Aug 21, 2017 will forever be remembered by the masses as the Great American Eclipse. But for broadcasters, it will be remembered as one of the most impressive technological feats in live stream history!
On the eclipse broadcast, NASA achieved their largest single-day audience on nasa.gov ever totaling at 53.3 million, with 33 million on its Eclipse Live streaming page alone. Combined with NASA’s official eclipse website, traffic on both sites combined totaled at 85.9 million views! According to a NASA spokesperson, this was 7 times more traffic than the previous record held by New Horizon’s Pluto flyby. In short, this was by far the most successful broadcast operation ever accomplished by the space administration.
The Streaming Workflow
So how does Teradek fit into this monumental broadcasting success? For NASA’s official coverage of the eclipse, Teradek supplied all of the live streaming hardware necessary for NASA to deliver their live video feeds to the Internet. This included 5 Cube encoders and 1 Core account, which took feeds from NASA’s 5 different video sources and pushed them to 18 different online destinations, including Facebook, YouTube, Twitch, Ustream and many more.
NASA’s goal was to publish 5 different eclipse programs for the world to watch, which included 3 telescope feeds (H-Alpha, Calcium-K, White Light), 1 processed imagery feed, and of course the regular NASA coverage. This was to give online spectators different viewing options of the event, which look different depending on each solar scope’s frequency.
“Different portions of the eclipse are more spectacular at different frequencies, so we needed constant coverage across the three frequencies,” said Stephen Pizzo, DP and Astrophotographer on this project. “We also wanted to utilize each frequency for our program in addition to sharing them in the clear for fellow broadcasters.”
Within NASA’s mobile solar-observatory (designed specifically for this event) SUNLab, the 3 different telescope optics delivered focused images to 3 RED Dragon 6K monochrome cameras, which all fed HD-SDI video feeds to a LUT box for live tonality adjustments and color grading. Each of these feeds then went to Cube streaming encoders, which transported them to NASA’s Core management platform.
The 4th feed was a processed video image of the eclipse, which was edited through a computer and pushed to another Cube. This feed was sent to the same Core platform as well.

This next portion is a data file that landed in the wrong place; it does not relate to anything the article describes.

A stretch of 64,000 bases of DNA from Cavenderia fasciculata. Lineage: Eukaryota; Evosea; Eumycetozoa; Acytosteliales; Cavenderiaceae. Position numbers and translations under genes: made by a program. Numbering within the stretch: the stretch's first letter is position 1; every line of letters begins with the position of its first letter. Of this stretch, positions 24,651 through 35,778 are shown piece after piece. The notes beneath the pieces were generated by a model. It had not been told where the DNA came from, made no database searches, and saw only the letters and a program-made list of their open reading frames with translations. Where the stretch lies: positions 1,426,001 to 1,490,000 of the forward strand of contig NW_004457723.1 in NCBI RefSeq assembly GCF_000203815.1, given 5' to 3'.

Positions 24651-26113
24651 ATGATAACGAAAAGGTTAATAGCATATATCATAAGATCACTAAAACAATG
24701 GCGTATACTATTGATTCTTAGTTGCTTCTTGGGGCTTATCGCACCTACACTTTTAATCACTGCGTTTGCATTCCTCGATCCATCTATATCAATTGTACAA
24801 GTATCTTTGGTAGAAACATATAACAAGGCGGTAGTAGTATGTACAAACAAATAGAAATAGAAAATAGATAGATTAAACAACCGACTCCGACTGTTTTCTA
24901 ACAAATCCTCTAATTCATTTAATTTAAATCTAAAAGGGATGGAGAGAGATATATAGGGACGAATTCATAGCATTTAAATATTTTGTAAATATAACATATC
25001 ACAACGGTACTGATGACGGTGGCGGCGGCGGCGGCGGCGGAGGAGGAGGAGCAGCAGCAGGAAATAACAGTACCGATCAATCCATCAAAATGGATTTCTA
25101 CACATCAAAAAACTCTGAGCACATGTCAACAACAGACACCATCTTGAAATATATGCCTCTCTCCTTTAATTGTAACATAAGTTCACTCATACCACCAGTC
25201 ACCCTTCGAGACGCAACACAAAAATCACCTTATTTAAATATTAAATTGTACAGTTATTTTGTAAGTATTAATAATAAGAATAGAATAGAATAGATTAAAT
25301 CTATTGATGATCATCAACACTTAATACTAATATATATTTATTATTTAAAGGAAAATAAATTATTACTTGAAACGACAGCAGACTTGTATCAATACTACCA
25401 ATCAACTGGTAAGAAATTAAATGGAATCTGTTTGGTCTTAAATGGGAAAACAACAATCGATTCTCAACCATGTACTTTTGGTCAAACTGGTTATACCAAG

The main program was the 5th feed, which was edited and finalized through a production switcher before being sent to NASA’s captioning device. From there, a distribution amp pushed the feed to the Cube, which transported the stream to Core.
With Core’s cloud-based simulcasting feature, the 5 streams were delivered to 18 different destinations, including Facebook, YouTube, Twitch, Periscope and many others, with over 3 Petabytes of data streamed.
For a technical camera workflow, check out astrophotographer Stephen Pizzo’s article on FD Times here.
Multicasting for a Mass Audience
As the first eclipse to span the entire continent from sea-to-sea in a century, the Great American Eclipse was a huge deal for NASA. To publicize this extraordinary event, NASA’s goal was to host a major broadcast that would reach viewers all over the world and share this once-in-a-lifetime experience with as many people as possible.
And that’s exactly what they did. Understanding that social media is massive in video consumption, NASA decided to forego traditional TV broadcasts and instead published their main program to every major platform simultaneously. The effect was twofold: streaming online helped NASA EDGE to keep their broadcasting costs minimal while publishing to platforms most people use. Additionally, streaming to these platforms meant most people had access to the videos on a Monday morning, when people at work or school have more access to mobile and OTT devices than TVs.
Teradek is proud to have provided NASA with the technology to successfully deliver this amazing event to millions of viewers around the world. We look forward to our continued relationship with the space agency and future opportunities for collaboration!
Cube page: https://teradek.com/collections/cube-family
NASA Eclipse page: https://eclipse2017.nasa.gov/eclipse-101
Technical workflow: http://www.fdtimes.com/2017/08/13/filming-the-solar-eclipse-aug-21/